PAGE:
Chlorosomes are one of the characteristic light-harvesting antennas from green sulfur bacteria. These complexes represent a unique paradigm: self-assembly of bacteriochlorophyll pigments within a lipid monolayer without the influence of protein. Because of their large size and reduced complexity, they have been targeted as models for the development of bioinspired light-harvesting arrays. We report the production of biohybrid light-harvesting nanocomposites mimicking chlorosomes, composed of amphiphilic diblock copolymer membrane bodies that incorporate thousands of natural self-assembling bacteriochlorophyll molecules derived from green sulfur bacteria. The driving force behind the assembly of these polymer-chlorosome nanocomposites is the transfer of the mixed raw materials from the organic to the aqueous phase. We incorporated up to five different self-assembling pigment types into single nanocomposites that mimic chlorosome morphology. We establish that the copolymer-BChl self-assembly process works smoothly even when non-native combinations of BChl homologues are included. Spectroscopic characterization revealed that the different types of self-assembling pigments participate in ultrafast energy transfer, expanding beyond single chromophore constraints of the natural chlorosome system. This study further demonstrates the utility of flexible short-chain, diblock copolymers for building scalable, tunable light-harvesting arrays for technological use and allows for an in vitro analysis of the flexibility of natural self-assembling chromophores in unique and controlled combinations.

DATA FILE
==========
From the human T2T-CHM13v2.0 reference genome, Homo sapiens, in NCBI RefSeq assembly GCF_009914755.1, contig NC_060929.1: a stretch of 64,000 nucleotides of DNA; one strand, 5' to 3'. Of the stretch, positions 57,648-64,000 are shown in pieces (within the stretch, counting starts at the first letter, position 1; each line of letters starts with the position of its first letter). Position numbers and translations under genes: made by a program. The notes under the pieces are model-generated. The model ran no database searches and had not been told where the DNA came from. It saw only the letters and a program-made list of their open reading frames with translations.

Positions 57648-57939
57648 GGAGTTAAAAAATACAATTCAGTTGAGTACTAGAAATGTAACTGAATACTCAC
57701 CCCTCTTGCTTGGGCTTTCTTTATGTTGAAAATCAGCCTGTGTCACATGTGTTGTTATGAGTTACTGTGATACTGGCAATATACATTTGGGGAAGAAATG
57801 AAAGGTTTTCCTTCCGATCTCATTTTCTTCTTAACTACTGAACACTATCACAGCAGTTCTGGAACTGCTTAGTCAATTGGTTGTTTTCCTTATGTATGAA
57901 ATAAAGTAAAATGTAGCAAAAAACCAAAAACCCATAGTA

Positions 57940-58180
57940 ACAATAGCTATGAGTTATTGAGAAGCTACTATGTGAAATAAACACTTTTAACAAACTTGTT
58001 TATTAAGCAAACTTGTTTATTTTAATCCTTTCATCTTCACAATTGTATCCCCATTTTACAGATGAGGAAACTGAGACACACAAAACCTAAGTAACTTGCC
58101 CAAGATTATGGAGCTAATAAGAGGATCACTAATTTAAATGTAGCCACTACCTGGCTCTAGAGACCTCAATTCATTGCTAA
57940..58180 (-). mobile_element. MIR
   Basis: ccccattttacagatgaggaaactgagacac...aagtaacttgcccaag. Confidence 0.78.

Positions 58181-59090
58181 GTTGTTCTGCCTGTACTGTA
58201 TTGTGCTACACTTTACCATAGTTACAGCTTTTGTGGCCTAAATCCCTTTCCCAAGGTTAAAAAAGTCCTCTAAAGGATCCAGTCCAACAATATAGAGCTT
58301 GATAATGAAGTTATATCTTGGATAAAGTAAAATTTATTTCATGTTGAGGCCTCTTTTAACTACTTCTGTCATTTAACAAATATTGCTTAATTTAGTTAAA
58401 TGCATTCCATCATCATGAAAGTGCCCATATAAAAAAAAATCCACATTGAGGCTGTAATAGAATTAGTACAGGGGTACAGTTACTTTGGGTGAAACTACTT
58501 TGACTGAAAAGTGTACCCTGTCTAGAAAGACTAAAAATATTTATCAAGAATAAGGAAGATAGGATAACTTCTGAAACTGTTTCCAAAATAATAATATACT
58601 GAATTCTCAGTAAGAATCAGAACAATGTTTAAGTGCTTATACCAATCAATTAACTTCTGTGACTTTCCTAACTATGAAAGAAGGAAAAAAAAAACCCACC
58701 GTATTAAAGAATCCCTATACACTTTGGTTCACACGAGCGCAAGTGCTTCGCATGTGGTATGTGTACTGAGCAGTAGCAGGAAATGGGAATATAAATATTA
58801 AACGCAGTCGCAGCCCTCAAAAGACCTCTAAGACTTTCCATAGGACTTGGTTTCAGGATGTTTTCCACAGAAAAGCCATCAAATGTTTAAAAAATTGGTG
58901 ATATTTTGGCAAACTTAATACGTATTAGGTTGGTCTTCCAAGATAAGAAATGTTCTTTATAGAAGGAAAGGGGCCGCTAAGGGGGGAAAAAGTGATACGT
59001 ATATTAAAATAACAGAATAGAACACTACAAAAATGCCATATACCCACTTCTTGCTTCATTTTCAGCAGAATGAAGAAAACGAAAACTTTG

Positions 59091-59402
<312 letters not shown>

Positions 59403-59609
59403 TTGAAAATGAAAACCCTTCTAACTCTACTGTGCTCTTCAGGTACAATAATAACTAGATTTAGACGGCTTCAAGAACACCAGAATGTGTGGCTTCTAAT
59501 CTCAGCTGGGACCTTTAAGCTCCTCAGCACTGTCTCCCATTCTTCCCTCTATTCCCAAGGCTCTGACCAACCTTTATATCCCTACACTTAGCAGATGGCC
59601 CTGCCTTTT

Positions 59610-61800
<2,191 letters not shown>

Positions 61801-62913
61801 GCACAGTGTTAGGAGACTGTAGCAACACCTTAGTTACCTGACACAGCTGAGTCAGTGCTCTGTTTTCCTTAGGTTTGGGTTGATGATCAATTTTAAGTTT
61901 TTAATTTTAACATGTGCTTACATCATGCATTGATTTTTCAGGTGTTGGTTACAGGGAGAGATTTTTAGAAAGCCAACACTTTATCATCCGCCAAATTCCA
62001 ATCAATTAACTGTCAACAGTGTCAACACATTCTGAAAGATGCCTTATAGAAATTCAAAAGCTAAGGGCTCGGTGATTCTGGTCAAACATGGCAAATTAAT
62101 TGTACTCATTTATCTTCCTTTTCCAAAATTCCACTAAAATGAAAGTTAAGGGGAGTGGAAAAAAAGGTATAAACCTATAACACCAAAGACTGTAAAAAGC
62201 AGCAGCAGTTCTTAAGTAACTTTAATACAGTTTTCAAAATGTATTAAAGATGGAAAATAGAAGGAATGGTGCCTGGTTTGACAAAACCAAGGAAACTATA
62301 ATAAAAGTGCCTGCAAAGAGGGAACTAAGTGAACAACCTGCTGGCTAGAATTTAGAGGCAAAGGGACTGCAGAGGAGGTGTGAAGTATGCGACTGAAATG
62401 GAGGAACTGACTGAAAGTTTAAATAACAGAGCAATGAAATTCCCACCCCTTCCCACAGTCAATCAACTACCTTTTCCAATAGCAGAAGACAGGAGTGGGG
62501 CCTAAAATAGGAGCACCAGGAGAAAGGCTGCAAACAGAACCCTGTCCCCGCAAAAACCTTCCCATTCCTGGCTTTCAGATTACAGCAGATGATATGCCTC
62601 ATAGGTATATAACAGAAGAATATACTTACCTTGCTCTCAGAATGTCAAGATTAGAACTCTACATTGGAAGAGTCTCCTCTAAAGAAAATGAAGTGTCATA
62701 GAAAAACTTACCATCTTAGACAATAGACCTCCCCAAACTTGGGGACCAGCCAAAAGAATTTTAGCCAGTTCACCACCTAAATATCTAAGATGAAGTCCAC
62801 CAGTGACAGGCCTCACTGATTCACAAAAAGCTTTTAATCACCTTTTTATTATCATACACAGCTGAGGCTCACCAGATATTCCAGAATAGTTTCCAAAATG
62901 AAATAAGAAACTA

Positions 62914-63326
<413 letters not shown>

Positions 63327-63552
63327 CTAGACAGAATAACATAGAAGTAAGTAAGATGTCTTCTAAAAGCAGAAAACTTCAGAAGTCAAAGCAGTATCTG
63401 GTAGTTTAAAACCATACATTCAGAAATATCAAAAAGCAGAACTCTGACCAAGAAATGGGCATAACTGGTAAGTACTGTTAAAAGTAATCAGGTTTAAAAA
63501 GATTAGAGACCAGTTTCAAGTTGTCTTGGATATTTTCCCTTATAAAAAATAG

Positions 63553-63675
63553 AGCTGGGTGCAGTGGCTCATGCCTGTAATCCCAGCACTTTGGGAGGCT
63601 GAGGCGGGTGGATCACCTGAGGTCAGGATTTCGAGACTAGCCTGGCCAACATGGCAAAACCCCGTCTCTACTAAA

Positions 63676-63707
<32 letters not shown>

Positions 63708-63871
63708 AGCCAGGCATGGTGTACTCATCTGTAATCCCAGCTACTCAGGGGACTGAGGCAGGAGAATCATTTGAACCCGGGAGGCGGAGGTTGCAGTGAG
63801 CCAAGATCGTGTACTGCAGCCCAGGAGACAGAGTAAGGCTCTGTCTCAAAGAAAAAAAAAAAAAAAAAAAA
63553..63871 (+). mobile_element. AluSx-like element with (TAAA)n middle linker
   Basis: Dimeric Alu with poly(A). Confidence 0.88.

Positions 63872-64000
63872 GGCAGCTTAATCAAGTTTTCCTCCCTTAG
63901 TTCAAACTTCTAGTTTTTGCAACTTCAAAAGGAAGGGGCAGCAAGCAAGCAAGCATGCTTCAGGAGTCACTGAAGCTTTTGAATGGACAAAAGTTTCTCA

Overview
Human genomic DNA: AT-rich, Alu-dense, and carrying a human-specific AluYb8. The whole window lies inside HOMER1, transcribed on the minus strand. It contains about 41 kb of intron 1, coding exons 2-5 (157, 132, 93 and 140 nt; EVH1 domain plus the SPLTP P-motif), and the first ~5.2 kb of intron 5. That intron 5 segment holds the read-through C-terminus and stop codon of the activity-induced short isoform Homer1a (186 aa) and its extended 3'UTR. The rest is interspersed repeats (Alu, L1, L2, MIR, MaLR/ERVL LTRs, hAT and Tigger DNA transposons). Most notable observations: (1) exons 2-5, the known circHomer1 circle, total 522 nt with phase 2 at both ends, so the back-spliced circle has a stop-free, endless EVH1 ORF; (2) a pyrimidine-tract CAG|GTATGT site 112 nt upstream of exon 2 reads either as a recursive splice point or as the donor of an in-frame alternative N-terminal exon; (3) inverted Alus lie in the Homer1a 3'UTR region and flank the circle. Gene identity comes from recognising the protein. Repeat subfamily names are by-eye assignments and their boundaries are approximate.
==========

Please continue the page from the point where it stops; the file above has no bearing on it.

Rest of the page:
|Original language||English (US)|
|Number of pages||12|
|State||Published - Jun 27 2017|
ASJC Scopus subject areas
- Materials Science(all)
- Condensed Matter Physics
- Surfaces and Interfaces